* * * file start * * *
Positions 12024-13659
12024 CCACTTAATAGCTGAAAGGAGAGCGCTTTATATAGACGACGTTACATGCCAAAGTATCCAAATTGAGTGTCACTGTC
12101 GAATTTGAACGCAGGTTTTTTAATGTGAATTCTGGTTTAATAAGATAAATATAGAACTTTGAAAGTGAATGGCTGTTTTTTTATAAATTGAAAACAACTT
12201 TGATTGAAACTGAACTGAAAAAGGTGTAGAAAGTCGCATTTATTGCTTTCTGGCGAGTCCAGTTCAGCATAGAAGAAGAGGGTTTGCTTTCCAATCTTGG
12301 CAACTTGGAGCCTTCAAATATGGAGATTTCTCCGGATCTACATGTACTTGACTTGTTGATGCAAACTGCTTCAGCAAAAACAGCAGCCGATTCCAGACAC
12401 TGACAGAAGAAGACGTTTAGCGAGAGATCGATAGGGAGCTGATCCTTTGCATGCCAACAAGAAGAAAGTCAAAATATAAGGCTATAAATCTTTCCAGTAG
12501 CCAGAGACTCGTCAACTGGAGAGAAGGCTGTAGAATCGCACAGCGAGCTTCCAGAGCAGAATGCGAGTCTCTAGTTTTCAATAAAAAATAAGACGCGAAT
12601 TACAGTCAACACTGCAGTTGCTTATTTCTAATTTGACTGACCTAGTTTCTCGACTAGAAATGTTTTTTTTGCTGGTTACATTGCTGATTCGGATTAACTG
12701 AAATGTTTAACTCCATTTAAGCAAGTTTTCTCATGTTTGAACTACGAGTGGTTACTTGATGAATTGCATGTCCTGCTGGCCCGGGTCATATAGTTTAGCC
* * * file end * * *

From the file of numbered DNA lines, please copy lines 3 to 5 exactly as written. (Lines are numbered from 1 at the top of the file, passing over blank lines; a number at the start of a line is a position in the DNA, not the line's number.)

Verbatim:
12101 GAATTTGAACGCAGGTTTTTTAATGTGAATTCTGGTTTAATAAGATAAATATAGAACTTTGAAAGTGAATGGCTGTTTTTTTATAAATTGAAAACAACTT
12201 TGATTGAAACTGAACTGAAAAAGGTGTAGAAAGTCGCATTTATTGCTTTCTGGCGAGTCCAGTTCAGCATAGAAGAAGAGGGTTTGCTTTCCAATCTTGG
12301 CAACTTGGAGCCTTCAAATATGGAGATTTCTCCGGATCTACATGTACTTGACTTGTTGATGCAAACTGCTTCAGCAAAAACAGCAGCCGATTCCAGACAC